By: Fr. Ed Broom, OMV
The following is a short article to encourage all of us to desire to grow in our prayer life, seek the means to grow, but especially to persevere in this most important of activates–our salvation, the salvation of our families and loved ones, and the salvation of the whole world depends on men and women who have decided to dedicate their lives to prayer, which is the key to heaven.
1. Desire to pray. We must pray for a firm desire to pray more and to pray better. Augustine says that we follow our hearts desire. The same saints say: ‘We must choose the object of our desire and then to live with all our heart.” Of course the object of our desire should be God.
2. Conviction as to the importance of prayer. “As air is to the lungs, so should prayer be to our soul.” As gasoline is to the tank of a car, so should prayer be our spiritual energy.” As wings are to the eagle to soar into the heights, so is prayer for the soul that wants to soar on high into the mystical heights. As food and drink is to the hungry and thirsty body, so should prayer be to the thirsty soul. The Psalmist expresses it in these beautiful words: “As the deer yearns for the running streams so my soul yearns for you O God.”
3. Texts for Prayer. St. Teresa of Avila, Doctor of prayer, as beginners we should never go to our prayer time without the help of a good book. This will help to forms good ideas and eventually ignite the heart with noble and heavenly aspirations. In other words, we have to be trained and educated in prayer.
4. What texts to pray with? Of course, the first and best of all texts should be the Bible, the Word of God. In this God speaks to us directly. Highly to be encouraged would be the Gospels, the very heart of the Bible and the Psalms, the best prayer book ever composed by the Holy Spirit, using as human instrument King David.
5. Prayer Method. Methods are helpful to learn any new art. This applies to prayer. A classical method is that of Lectio Divina. These are the steps: Lectio–read attentively,Meditacio–think/ponder the Word of God, Contemplacio–use your imagination to enter the scene and be part of it, Oracio– pray and talk to the Lord, Accio–make sure that you put into action the fruits of your prayer. This method could prove invaluable to help us on the highway of prayer.
6. Readings on Prayer. There are many texts written on prayer and we should educate ourselves by reading some of the best. The Catechism of the Catholic Church, part IV, could prove to be an excellent tool as teacher of prayer. Read it and follow its advice!
7. Retreats. The prime time and prime place to grow in prayer are retreats. Ignatian retreats, with a competent director, have proven most efficacious over the centuries. If you have time, a thirty day retreat, or an 8-day retreat, or at least a weekend retreat. The best way to learn how to pray is simply to pray. Retreats have as their primary purpose to go deeper in prayer. Set aside some time every year. Jesus Himself invited the Apostles to come apart and rest–to be with Him, which is of course prayer. This is a good “spiritual tune-up.”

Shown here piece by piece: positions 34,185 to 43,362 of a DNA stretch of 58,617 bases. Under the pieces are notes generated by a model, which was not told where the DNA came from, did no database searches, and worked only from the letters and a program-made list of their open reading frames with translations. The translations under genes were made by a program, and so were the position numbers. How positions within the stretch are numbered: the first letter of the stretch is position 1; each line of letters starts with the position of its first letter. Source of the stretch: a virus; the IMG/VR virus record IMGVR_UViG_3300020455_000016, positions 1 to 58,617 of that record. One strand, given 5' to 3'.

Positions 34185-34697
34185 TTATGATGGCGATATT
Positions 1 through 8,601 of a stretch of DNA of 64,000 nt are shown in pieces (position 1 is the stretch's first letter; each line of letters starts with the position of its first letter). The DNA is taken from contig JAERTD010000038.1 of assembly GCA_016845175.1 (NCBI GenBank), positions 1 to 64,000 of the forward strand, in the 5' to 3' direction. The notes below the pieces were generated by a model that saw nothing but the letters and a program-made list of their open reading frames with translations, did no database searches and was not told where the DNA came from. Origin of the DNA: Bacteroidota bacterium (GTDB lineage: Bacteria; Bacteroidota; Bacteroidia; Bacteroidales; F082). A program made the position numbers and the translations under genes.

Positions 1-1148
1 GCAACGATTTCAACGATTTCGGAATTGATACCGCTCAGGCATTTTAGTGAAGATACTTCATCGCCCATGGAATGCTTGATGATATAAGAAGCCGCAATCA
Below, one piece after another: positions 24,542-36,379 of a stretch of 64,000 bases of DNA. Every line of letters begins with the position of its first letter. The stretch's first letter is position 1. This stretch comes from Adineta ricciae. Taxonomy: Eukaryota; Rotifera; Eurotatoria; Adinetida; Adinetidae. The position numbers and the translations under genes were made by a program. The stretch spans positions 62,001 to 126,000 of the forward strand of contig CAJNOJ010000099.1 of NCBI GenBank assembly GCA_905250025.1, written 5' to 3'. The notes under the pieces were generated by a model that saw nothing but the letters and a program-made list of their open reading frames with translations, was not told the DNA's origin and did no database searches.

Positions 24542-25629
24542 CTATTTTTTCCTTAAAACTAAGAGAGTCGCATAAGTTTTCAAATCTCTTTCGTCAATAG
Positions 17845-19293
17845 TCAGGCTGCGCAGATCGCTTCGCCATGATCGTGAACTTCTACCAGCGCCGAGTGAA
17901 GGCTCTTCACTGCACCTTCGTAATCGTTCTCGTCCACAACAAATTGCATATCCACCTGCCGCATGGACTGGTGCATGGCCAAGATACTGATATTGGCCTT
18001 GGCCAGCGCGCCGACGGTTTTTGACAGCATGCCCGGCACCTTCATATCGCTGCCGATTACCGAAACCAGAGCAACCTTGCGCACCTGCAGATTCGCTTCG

8. Persevere in the Struggle. Prayer is not always easy! The Catechism of the Catholic Church compares prayer to a wrestling match. Actually the Catechism takes as example Jacob wrestling with the angel all-night as model for prayer. St. Teresa of Avila puts it succinctly: “We must have a determined determination to never give up prayer.” The devil will do all he can to trick us into believing that we are wasting our time in prayer and that there are many more noble and worthy pursuits that should override prayer.
9. Get a little help from your friends. I find it to be of great help, while engaged in prayer, to beg for a little help from my friends. These friends are God’s faithful friends now and for all eternity: the angels and the saints. They passed the test and are confirmed in grace. They contemplate God face to face. They prove as most powerful intercessors before the throne of God and are patiently waiting for us to invoke them. Their prayers for us can help to enlighten our minds and ignite our wills to connect with God. Then read the lives of the saints. The saints are all different in the sense that they come from a specific time, place, culture; they are sinners and have their own character and temperament. However, there is one point that all of the saints have in common: PRAYER! Undoubtedly and universally, in all times and places, the saints were men of women who tenaciously clung to prayer, recognizing it as the breath and life of their souls and the key to success in their apostolic lives.
10. The Holy Spirit: The Interior Master. St. Paul reminds us that we really do not know how to pray, but the Holy Spirit intercedes with ineffable groans so that we can say “Abba” Father. St. Teresa of Avila, was struggling with her prayer life. A Jesuit priest gave her the advice to pray to the Holy Spirit. From that time on her prayer life improved drastically. The first Novena in the Church was in preparation for Pentecost and culminated in the descent of the Holy Spirit, transforming the Apostles into great warriors of prayer, warriors of Christ, and great saints. Praise and thanks be to the Holy Spirit–the Interior Master or Teacher. Why not also turn to the newly canonized Saint John XXIII who was presented as a man truly docile to the Holy Spirit and beg for his intercession, too.
In conclusion, let us turn to the Blessed Virgin Mary, who pondered the word of God in her Immaculate Heart as model for prayer and beg her for the grace to have a growing desire for prayer, love for prayer, growth in our daily prayer life, and perseverance in prayer. St. Augustine encourages us with these closing words: “He who prays well lives well; he who lives well dies well; he who dies well, all is well.”
Credit to Fr. Ed Broom, OMV of CatholicExchange.